inspired its title. Roxette's "It Must Have Been Love" reached No. 1
Billboard Hot 100
Billboard Hot 100 in June 1990. The soundtrack also features
"King of Wishful Thinking" by Go West, "Show Me Your Soul" by Red Hot
Chili Peppers, "No Explanation" by Peter Cetera, "Wild Women Do" by
Natalie Cole and "Fallen" by Lauren Wood. The soundtrack went on to be
certified triple platinum by the RIAA.
The opera featured in the film is La Traviata, which also served as
inspiration for its plot. The highly dramatic aria fragment that is
repeated is the end of "Dammi tu forza!" ("Give me strength!"), from
the opera. The piano piece Gere's character plays in the hotel lobby
was actually composed by and performed by him. Roberts sings the song
"Kiss" by Prince while she is in the tub and Gere's character is on
the phone. Background music is composed by James Newton Howard.
Entitled "He Sleeps/Love Theme", this piano composition is inspired by
Bruce Springsteen's "Racing in the Street".
Soundtrack album by Various artists
March 13, 1990
Singles from Pretty Woman
"Show Me Your Soul"
Released: February 14, 1990
"King of Wishful Thinking"
"It Must Have Been Love"
Released: 20 May 1990
The soundtrack was released on March 13, 1990 by EMI.
"Wild Women Do" (performed by Natalie Cole)
"Fame '90" (performed by David Bowie)
"King of Wishful Thinking" (performed by Go West)
"Tangled" (performed by Jane Wiedlin)
"It Must Have Been Love" (performed by Roxette)
"Life in Detail" (performed by Robert Palmer)
"No Explanation" (performed by Peter Cetera)
"Real Wild Child (Wild One)" (performed by Christopher Otcasek)
"Fallen" (performed by Lauren Wood)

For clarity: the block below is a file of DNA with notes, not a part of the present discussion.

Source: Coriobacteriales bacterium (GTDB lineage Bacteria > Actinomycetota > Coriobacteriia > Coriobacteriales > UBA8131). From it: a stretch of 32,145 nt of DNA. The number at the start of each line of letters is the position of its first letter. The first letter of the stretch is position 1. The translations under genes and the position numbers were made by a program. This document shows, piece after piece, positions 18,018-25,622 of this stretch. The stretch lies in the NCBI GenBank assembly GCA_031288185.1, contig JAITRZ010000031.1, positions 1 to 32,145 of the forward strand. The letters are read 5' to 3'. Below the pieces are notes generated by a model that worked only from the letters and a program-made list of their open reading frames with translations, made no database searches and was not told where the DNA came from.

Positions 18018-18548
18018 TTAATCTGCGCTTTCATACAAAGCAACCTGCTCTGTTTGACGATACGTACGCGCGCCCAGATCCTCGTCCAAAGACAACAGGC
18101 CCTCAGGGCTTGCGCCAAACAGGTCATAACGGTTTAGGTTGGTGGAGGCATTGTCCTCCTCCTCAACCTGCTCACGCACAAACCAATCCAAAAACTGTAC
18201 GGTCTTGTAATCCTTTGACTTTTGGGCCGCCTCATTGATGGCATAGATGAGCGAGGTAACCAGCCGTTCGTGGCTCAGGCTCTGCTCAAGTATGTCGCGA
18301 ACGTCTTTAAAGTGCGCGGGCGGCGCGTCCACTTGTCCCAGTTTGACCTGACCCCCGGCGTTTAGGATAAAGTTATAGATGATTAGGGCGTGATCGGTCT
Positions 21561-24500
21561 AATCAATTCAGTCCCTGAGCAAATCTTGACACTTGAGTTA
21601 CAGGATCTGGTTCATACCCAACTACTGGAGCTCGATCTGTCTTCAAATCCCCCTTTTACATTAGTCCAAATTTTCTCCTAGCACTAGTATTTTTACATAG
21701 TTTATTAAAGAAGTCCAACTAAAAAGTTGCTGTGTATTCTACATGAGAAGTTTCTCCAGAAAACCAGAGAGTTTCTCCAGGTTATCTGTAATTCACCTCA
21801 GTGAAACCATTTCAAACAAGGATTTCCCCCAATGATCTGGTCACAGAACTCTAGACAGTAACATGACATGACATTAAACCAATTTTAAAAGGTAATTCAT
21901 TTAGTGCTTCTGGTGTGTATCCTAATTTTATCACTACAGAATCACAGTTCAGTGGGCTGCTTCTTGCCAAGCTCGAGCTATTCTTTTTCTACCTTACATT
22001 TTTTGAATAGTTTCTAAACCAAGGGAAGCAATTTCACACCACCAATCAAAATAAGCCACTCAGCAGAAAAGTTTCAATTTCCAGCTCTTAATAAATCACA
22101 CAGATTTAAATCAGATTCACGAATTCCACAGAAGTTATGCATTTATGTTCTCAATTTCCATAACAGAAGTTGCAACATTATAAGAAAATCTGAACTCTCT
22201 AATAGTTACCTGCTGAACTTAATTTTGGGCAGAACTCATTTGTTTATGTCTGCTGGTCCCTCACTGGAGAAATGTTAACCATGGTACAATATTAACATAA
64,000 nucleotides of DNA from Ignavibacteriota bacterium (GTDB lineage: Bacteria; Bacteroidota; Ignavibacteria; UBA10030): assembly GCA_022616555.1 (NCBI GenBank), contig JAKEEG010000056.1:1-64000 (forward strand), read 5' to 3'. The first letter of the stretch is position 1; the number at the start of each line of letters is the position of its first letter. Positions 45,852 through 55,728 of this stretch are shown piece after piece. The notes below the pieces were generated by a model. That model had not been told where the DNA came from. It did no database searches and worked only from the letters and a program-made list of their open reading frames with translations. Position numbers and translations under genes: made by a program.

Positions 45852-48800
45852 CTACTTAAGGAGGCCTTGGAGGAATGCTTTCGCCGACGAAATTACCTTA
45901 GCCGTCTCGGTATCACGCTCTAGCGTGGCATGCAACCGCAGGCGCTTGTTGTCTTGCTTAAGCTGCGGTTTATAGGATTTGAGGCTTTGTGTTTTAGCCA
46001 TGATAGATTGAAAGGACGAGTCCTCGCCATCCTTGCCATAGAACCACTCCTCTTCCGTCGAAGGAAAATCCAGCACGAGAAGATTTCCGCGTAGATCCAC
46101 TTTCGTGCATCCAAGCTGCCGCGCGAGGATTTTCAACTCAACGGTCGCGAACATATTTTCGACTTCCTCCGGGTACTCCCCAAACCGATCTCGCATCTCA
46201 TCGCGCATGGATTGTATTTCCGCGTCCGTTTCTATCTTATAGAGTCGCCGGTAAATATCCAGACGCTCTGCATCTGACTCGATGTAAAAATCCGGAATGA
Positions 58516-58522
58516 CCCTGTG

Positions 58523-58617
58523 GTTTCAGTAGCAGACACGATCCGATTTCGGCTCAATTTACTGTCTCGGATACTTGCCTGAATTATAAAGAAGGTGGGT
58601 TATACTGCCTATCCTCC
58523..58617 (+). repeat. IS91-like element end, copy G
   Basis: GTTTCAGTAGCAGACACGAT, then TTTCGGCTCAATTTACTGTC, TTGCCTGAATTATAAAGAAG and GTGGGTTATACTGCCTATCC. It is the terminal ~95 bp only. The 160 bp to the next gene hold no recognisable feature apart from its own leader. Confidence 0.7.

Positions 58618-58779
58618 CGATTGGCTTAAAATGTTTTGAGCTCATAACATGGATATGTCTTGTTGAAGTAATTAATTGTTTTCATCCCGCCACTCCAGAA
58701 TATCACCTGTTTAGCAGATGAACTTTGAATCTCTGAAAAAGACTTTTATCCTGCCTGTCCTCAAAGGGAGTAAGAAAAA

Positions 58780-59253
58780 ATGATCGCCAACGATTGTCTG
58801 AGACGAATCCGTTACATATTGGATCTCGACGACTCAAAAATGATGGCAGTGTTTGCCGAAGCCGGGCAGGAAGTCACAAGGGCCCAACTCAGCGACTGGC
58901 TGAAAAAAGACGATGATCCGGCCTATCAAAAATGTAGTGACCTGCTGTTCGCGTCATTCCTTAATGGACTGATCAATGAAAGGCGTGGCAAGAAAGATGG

"Oh, Pretty Woman" (performed by Roy Orbison)
"Show Me Your Soul" (performed by Red Hot Chili Peppers)
Main article: Pretty Woman: The Musical
A stage musical adaptation of the film is scheduled to open on
Broadway on July 20, 2018 in previews, officially on August 16 at the
Nederlander Theatre. This follows an out-of-town tryout at the
Oriental Theatre in Chicago, which will run from March 13 to April 15,
2018. The musical has music and lyrics by
Bryan Adams and Jim
Vallance; the late
Garry Marshall and
J.F. Lawton wrote the book; and
Jerry Mitchell is the director and choreographer. The Chicago and
Broadway casts will feature Samantha Barks, in her Broadway debut as
Steve Kazee as Edward.
Orfeh will portray Kit, and
Jason Danieley will play Philip Stuckey. Eric Anderson will portray
the role of Mr. Thompson and Kingsley Leggs will play the role of
^ "Pretty Woman". Turner Classic Movies. Retrieved June 17,
^ Prince, Rosa (March 21, 2012). "Richard Gere:
Pretty Woman a 'Silly
Romantic Comedy'". The Daily Telegraph. London.
^ "Box Office Mojo". Retrieved July 12, 2007.
^ a b c d e f g h Pretty Woman: 15th anniversary (DVD). Buena Vista
Home Entertainment, Touchstone. 2005.